Second Step Toward ...
By William Westmiller
Our greatest fear about world government is that it must entail world domination. The most extreme fantasies and fears are engendered by those who love or hate the conformity that might be imposed by an omnipotent leader of the world. "Imagine there's no countries," sings John Lennon, no possessions, no greed or hunger, "all the people sharing all the world." Whether those ideas suit you or not, a world government that can impose compliance with the loftiest fantasies of others could well be the most horrible and tyrannical government ever imagined. It need not be so.
Rather than a world government dedicated to domination, it is possible to imagine a coalition of nations opposing any use of military power, whatever the motives. An earth alliance could overcome the horrors of war without imposing an ideologic agenda. To some degree, NATO already does that, by committing all members to stand in defense against any military assault on member states.
Any earth alliance must be based on the principle that the only justification for the use of military force is to counter an initiation of military force; an invasion of another sovereign country. Aside from repelling the historic Communist and Fascist desires for world conquest, Desert Storm provides a good example of multi-national opposition to imperial acquisition. It was right and proper for all nations to oppose and overthrow Iraq's invasion of Kuwait. Overturning that initiation of force was a completely moral and ethical act. It would have been a worthy objective for a world government.
Absent Iraq's invasion of Kuwait, it would have been a violation of the same non-aggression principle for any nation to initiate military force for "national security interests", including the preservation of a generous supply of oil for world markets. The ends never justify the means, but force used in defense of innocent victims is always justified. Whatever consolidated world military force is necessary to eliminate conquest, imperialism, hegemony or sovereign expansion is both appropriate and necessary.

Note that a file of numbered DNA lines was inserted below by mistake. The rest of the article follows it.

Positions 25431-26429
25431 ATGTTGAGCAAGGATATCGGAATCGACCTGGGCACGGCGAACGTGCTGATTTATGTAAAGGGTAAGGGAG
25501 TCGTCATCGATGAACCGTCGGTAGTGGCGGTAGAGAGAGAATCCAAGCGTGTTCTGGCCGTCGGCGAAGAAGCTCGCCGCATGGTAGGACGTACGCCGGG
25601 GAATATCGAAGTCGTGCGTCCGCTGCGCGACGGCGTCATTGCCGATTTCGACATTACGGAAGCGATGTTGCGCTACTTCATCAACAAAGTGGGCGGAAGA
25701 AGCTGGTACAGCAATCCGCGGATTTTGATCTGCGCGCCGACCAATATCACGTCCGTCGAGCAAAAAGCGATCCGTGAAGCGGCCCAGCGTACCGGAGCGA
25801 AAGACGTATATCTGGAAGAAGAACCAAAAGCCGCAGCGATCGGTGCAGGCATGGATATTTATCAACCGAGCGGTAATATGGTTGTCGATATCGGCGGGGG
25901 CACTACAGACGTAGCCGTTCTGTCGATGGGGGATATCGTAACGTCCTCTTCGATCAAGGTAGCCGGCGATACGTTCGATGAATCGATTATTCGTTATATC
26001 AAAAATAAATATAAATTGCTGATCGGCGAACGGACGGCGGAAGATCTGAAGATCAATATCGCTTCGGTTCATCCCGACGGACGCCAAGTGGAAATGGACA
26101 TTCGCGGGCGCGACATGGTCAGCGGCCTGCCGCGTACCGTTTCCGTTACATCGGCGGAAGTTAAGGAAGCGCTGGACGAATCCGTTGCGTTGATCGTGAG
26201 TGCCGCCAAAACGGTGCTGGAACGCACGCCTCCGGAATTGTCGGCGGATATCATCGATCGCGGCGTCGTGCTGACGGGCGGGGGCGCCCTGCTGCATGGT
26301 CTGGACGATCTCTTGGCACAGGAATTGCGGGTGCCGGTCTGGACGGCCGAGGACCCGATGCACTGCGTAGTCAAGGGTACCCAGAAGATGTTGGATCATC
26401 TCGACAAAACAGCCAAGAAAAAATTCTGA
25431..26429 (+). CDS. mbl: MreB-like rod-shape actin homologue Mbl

The technical matter of establishing a solid foundation for a limited military force in world government is not a simple prospect. Who contributes military resources? Who decides how and when they should be used? Should nuclear weapons be in a world government arsenal? It's no minor task to reach an international consensus on resources and methods, but the governing principles of the North Atlantic Treaty Organization could act as the framework for a legitimate world military alliance.
Without suggesting a precipitous expansion of any world military authority, there is another worthy, non-partisan objective which might be assigned to an international body. Though there are still major holdouts, the expansion of democracy around the world has lent international credence to the principle of the "consent of the governed". When, "in the course of human events, it becomes necessary for one people to dissolve the political bands which have connected them with another," it need not be the occasion for a civil war. Our own Declaration of Independence could be echoed by the Kosovars, the Kurds and many oppressed minorities and regions around the world. Without judging the merits, a world body might accept a petition of grievances against a tyrannic state and secure an opportunity to determine the will of the people. Rather than being a judge and jury of the outcome, a world military force would simply ensure a respite from armed conflict --while a new national government was being formed or a reconciliation with the existing government was completed.
Both of these roles are now being played, almost single-handedly, by the United States. The American people seem content to have our military act as "policeman for the world", with only a few trepidations at the consequences. Those consequences are substantially to our detriment. Even if our objectives are noble, the rest of the world must suspect our motives and envy our means. In the end, it may be more in our national interest to take one step back from imposing our own culture and ethics on others by forswearing any unilateral use of military power, except in self-defense. The world's "last remaining super power" can become the agent for the elimination of military power as a deciding force in world affairs. By doing so, we can clearly renounce and oppose any malevolent intentions of world domination.
©1999, William Westmiller
California Coordinator of the Republican Liberty Caucus
Past Candidate for the Republican Nomination for (24 CA) Congress
Former National Secretary, California Chairman, Libertarian Party
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